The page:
As the head coach of the Pittsburgh Steelers Mike Tomlin was the third youngest head coach in any of the four major professional sports. As the tenth African-American head coach in NFL history, and first in Steelers history – he lead his team to victory in Super Bowl XLIII on February 1, 2009 making Tomlin the youngest head coach ever to do so.
Tomlin was a three-year starter at wide receiver/tight end for William and Mary. He finished his career with a school-record 20 touchdown catches and was a second-team All-Yankee Conference selection in 1994. Tomlin never played in the NFL.
Tomlin’s coaching career began in 1995 as the wide receiver coach at Virginia Military Institute under former West Virginia University head coach Bill Stewart. He spent the 1996 season as a graduate assistant at the University of Memphis, where he worked with the defensive backs and special teams.
Following a brief stint on the University of Tennessee at Martin’s coaching staff, Tomlin was hired by Arkansas State University in 1997 to coach its defensive backs.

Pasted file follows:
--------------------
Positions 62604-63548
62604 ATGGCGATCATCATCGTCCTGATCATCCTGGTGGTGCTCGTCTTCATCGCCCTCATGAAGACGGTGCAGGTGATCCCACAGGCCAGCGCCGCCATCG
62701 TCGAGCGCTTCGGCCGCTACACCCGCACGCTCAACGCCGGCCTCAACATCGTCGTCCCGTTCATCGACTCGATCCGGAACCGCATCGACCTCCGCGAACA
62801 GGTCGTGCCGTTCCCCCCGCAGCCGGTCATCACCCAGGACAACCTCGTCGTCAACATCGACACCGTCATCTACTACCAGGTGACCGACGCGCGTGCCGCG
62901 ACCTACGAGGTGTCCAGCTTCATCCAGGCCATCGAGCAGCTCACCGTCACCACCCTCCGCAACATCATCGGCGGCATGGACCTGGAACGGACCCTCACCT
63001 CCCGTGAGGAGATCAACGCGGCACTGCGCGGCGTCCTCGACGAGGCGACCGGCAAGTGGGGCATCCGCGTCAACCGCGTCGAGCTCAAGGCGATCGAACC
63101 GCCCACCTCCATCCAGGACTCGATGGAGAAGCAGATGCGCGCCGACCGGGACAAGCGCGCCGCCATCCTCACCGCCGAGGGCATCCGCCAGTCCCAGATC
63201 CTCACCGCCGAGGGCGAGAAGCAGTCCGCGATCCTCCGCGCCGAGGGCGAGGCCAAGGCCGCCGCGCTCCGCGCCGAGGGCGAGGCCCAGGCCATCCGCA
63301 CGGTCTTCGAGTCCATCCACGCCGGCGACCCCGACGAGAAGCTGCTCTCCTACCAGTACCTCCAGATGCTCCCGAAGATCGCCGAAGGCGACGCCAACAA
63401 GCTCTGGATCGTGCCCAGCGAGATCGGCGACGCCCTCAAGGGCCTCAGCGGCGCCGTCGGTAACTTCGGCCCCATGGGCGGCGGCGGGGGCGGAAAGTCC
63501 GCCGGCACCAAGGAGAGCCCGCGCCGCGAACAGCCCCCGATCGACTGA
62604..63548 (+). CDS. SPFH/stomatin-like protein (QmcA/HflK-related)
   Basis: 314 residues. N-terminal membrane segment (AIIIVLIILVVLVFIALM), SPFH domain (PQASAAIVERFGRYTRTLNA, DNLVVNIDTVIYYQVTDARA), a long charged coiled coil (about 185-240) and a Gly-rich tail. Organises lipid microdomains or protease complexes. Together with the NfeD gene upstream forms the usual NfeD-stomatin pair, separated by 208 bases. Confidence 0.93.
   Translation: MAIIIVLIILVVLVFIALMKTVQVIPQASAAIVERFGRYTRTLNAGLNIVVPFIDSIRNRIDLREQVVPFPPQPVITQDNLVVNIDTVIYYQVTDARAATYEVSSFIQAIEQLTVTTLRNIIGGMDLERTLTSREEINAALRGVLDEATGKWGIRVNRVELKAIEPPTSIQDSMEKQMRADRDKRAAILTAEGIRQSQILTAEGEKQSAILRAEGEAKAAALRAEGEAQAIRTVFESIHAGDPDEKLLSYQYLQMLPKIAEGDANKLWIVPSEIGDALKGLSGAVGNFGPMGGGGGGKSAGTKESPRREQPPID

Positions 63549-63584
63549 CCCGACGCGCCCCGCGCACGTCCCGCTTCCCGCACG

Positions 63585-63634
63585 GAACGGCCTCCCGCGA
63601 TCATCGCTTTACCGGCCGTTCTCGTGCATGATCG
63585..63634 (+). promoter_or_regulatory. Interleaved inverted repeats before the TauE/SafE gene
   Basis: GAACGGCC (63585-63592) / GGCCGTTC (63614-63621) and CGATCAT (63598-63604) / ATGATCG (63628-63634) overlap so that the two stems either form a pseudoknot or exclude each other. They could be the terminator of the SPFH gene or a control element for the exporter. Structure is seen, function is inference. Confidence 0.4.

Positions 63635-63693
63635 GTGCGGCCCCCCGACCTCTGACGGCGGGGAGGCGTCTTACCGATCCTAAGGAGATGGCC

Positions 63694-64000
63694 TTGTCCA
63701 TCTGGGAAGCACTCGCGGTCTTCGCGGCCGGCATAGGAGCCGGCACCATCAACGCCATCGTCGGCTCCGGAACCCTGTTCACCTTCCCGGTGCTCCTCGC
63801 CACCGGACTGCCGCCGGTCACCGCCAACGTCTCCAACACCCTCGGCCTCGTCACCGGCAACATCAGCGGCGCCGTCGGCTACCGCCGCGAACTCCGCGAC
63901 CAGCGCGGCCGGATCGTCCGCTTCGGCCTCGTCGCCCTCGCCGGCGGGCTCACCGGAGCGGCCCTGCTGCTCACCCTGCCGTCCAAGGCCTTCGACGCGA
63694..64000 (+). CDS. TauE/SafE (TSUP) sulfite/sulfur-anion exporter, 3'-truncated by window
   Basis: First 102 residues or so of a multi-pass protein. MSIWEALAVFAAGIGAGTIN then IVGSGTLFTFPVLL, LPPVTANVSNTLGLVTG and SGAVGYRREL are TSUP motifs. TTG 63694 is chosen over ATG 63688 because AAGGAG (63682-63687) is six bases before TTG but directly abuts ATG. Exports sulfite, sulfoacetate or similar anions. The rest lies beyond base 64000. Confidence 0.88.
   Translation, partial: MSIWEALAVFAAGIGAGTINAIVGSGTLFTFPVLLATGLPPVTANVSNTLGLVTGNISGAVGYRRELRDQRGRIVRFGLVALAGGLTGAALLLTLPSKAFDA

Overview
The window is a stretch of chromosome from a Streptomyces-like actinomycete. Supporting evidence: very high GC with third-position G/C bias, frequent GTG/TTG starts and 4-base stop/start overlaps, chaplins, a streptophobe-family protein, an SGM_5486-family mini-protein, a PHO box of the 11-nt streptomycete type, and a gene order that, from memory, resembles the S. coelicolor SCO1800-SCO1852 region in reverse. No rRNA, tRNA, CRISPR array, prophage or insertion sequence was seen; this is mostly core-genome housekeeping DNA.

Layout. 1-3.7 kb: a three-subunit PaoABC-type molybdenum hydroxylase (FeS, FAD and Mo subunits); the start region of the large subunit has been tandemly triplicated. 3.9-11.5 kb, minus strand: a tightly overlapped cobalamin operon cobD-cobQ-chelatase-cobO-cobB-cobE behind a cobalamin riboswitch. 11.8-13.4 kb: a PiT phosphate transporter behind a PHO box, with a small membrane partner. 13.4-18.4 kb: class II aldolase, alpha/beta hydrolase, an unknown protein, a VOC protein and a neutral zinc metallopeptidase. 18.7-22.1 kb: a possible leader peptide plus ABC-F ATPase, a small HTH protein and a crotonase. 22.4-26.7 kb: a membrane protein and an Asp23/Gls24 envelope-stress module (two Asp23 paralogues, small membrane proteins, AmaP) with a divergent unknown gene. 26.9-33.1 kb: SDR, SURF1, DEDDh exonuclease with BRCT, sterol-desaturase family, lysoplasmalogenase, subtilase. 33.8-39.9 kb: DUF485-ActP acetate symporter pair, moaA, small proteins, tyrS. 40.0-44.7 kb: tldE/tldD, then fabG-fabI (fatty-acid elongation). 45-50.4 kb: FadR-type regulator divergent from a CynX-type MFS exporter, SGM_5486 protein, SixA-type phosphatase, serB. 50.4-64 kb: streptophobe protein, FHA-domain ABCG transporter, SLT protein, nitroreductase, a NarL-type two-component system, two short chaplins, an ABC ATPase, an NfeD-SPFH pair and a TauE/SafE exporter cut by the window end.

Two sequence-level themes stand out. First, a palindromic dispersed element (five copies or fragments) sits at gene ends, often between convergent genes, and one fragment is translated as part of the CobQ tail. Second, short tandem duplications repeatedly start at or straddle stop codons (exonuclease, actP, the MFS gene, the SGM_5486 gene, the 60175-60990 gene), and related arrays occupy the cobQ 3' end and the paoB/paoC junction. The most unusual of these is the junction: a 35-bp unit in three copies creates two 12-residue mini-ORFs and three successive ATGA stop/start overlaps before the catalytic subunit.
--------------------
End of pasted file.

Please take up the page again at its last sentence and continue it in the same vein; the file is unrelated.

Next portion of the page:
Tomlin was hired as the defensive backs coach for the Tampa Bay Buccaneers in 2001, where he first learned the Tampa 2 defense that he would use in later coaching jobs.
In 2002 and 2005, the Buccaneers were tops in the NFL in total defense during Tomlin’s tenure, never ranked worse than sixth overall and won Super Bowl XXXVII in January 2003.
Tomlin was selected by the Minnesota Vikings to be their defensive coordinator in 2006. Two of the players on the Vikings were older than Tomlin, and Tomlin had been a teammate of Vikings’ safety Darren Sharper at William and Mary. The 2006 Vikings finished with the NFL’s eighth-best overall defense.
Tomlin became the sixteenth Steelers head coach on January 22, 2007, when he was hired to replace Bill Cowher, who resigned after spending 15 years with the team. Tomlin had also interviewed for the head coaching vacancy with the Miami Dolphins.
Dan Rooney – an advocate for diversity and the owner of the Pittsburgh Steelers created the “Rooney Rule” which has helped many minority candidates achieve their dreams of leadership in the NFL.